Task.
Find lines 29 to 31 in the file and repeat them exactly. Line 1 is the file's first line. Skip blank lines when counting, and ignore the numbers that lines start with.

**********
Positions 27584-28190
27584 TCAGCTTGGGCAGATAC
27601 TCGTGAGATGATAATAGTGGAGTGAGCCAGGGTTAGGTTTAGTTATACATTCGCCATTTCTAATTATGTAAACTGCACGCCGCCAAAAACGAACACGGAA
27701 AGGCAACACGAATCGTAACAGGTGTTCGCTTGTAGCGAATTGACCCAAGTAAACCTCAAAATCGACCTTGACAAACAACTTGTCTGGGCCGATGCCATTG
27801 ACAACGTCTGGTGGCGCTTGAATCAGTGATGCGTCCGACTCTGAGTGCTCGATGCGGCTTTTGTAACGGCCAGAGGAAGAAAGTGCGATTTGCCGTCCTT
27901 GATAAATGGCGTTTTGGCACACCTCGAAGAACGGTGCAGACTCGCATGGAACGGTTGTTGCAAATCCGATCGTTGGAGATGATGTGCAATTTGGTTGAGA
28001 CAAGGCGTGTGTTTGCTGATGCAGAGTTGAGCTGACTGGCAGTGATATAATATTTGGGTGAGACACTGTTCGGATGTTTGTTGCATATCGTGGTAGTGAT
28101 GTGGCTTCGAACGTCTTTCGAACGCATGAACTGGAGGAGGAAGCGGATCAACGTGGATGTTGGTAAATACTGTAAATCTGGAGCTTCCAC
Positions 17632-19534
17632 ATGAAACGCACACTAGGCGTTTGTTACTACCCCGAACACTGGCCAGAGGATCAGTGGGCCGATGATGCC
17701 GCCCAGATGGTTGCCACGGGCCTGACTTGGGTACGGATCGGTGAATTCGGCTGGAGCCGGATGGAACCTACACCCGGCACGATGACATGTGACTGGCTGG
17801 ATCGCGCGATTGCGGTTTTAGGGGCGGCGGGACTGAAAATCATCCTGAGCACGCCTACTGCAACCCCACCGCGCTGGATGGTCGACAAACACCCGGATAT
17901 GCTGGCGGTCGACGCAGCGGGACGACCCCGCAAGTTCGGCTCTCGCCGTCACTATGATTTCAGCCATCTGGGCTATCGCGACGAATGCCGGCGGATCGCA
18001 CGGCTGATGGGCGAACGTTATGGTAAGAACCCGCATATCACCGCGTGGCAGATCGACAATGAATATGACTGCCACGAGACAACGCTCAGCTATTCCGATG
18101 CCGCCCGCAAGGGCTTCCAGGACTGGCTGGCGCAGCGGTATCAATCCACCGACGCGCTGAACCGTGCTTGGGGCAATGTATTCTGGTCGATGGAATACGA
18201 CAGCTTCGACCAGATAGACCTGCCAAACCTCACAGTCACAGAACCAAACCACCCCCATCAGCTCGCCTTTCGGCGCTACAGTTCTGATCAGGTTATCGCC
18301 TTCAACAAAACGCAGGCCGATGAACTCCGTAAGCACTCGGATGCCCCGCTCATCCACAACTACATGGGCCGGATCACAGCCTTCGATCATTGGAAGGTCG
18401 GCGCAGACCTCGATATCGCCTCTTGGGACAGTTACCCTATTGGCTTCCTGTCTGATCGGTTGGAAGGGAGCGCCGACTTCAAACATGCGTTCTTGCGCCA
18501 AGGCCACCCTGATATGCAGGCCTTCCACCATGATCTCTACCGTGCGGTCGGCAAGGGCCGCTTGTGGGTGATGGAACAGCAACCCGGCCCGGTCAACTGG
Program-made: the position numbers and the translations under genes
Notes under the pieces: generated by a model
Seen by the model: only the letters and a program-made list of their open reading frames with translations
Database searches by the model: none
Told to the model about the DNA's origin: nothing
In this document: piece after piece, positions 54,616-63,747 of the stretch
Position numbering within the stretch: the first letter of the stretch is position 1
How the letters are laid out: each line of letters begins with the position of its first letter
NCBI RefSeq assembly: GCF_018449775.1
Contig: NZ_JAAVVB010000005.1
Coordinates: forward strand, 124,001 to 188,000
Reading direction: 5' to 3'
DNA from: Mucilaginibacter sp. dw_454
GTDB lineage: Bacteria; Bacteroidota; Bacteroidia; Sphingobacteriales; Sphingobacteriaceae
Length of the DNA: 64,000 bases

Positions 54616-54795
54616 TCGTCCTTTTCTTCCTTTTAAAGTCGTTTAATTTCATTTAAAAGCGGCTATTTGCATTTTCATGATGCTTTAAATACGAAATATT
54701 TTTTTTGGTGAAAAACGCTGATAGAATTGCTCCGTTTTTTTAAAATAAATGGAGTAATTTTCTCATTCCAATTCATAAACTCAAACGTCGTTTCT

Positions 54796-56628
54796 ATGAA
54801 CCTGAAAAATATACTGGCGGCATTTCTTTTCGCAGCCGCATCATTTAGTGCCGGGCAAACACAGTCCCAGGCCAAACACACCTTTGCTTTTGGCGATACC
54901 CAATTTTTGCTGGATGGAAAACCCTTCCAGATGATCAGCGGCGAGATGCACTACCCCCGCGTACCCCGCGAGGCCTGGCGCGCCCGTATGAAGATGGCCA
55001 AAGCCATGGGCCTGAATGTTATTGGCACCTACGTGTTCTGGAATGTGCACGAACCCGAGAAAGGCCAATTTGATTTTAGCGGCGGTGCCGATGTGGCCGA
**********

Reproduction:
Contig: NZ_JAAVVB010000005.1
Coordinates: forward strand, 124,001 to 188,000
Reading direction: 5' to 3'